Can you kind of talk to what you're seeing on the cost side and supply chain inside of things outside of mix and whether or not any of that is impacting the view for gross margins in 4Q and into 1Q? And then I had a follow-up.

Jason Whitaker -- Chief Executive Officer

Hey, Brian, this is Jason speaking. Good to talk to you again. Phil, I'll take that question. So, when you look at the margin profile, first and foremost, it is strictly a function of the mix shift in product.

And as we talked about before, especially when you look at the success that our sales team has had and converting over customers to our full system BLA, when those customers are in the process of converting, going from prospects and transitions, it's not uncommon for those initial product offerings to ultimately fall into that component category while we're working with them to transition them over.

Brian Lee -- Goldman Sachs -- Analyst

OK. Fair enough. So, it's all mix-related. And then I think you mentioned ConnectPV, it's immaterial here in the near term, but it did impact margins in the quarter.

Your margins would have been higher if you had not made that acquisition. Any sense of what that magnitude of impact was on a basis-point basis? And then is there going to be some ConnectPV margin headwind in the next couple of quarters? When do we start to see that maybe become more in line with the corporate average as you're targeting?

Phil Garton -- Chief Financial Officer

Brian, this is Philip. I can answer that.

Jason Whitaker -- Chief Executive Officer

Go ahead, Phil, please.

Phil Garton -- Chief Financial Officer

Go ahead. OK. Brian, that was -- it was approximately 100 basis points. We were working through -- their suppliers are much higher cost, but we are transitioning those to our own suppliers.

The impact, of course, there will be a little bit -- there will be some impact in Q4 and rolling into Q1. But once again, the overall sales are immaterial, and we're integrating them into the Shoals' manufacturing process quickly now. And so, it will be mitigated, hopefully, completely as we get through the first quarter.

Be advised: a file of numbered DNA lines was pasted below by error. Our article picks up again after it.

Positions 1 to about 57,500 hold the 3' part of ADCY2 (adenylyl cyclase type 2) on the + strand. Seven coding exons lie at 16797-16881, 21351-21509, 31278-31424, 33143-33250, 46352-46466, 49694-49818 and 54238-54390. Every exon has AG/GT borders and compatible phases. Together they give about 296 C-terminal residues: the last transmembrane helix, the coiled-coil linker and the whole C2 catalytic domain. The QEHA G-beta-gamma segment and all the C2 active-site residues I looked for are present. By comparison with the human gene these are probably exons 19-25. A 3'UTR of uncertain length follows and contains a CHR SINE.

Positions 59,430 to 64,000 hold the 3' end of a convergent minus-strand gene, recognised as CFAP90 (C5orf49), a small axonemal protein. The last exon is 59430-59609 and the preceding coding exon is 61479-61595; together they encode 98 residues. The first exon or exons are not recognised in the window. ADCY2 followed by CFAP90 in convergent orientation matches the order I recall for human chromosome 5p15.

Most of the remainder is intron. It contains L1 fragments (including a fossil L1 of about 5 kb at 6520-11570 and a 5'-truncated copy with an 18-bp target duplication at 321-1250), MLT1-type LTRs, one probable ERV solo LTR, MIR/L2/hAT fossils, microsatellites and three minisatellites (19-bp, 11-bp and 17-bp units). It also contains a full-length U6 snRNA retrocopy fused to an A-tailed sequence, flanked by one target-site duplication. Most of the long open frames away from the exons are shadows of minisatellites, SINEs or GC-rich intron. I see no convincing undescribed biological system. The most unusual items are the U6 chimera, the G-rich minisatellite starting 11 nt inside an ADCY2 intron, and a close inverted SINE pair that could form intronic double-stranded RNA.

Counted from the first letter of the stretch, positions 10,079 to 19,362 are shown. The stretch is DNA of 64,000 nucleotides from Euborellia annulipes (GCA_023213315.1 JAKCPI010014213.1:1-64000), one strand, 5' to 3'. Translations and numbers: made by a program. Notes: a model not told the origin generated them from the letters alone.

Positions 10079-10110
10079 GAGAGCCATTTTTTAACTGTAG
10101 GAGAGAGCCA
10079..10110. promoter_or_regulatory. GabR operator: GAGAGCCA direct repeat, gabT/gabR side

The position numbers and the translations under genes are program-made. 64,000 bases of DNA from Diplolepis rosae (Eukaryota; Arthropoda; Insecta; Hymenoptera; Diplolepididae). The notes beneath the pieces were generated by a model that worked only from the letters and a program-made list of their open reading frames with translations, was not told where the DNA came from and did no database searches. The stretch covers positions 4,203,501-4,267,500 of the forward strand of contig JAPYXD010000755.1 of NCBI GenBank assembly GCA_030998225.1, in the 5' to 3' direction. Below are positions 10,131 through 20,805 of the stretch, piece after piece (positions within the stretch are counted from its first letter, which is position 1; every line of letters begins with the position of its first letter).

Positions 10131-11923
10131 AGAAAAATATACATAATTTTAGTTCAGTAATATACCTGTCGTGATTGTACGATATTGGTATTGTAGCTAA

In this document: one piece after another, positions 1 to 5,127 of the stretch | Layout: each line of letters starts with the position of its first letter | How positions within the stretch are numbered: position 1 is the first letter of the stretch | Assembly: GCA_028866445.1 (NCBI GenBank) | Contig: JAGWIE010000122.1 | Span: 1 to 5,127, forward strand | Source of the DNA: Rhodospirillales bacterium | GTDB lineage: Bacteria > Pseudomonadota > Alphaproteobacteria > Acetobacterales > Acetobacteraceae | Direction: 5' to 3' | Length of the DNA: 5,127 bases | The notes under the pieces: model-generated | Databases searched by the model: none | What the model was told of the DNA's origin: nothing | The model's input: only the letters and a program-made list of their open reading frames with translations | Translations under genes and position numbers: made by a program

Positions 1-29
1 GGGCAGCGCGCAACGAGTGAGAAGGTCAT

Brian Lee -- Goldman Sachs -- Analyst

OK. Fair enough. And then maybe last one for me and I'll pass it on. On the timing here of the revenue.

I know you're saying, Jason and Phil, that you haven't seen any orders be canceled, and I know that the Q1 guidance is supposed to give us some sense of what's slipping from the end of this year into the early part of next year. It would seem that there's still maybe $10 million or $15 million of revenue that isn't getting captured across the two quarters that maybe we had been anticipating. So, is all of the Q4 pushout being captured in Q1? Or are we going to see some of that slip into the quarters following it? And just how would you kind of characterize your ability to capture the risk of additional project slippage as we move through the next several quarters, not just into the early part of '22? Thanks, guys.

Jason Whitaker -- Chief Executive Officer

Yeah. No problem, Brian. So, I'll take that. So, looking at where we are, first of all, I'd like to point out that customer demand is very strong.

When you go back and look at our prepared remarks, quoting activity and average project size were up over 140% and 170%, respectively. And when you consider our backlog and award orders, up over 100% and 70% related to year-end 2020, there's a lot of opportunity ahead. But when you look at Q4 and rolling into Q1, we have a uniquely high level of demand book for Q1, even aside from the Q4 pushouts. So, we're extremely comfortable with our particular forecast, and we've actually included potential for incremental industry headwinds in those particular numbers.

Brian Lee -- Goldman Sachs -- Analyst

All right. Got it. Thanks, guys. I'll pass it on.

Jason Whitaker -- Chief Executive Officer

Thanks, Brian. 

Operator

Our next question comes from Colin Rusch from Oppenheimer. Please go ahead with your question.

Colin Rusch -- Oppenheimer & Co. -- Analyst

Thanks so much, guys. You know, with wage inflation at the labor level on these projects and in your own inflation, have you guys looked at where your relative value is in terms of labor savings and your pricing strategy here? Is there an opportunity for you to start increasing some prices as you displace more high-cost labor?

Jason Whitaker -- Chief Executive Officer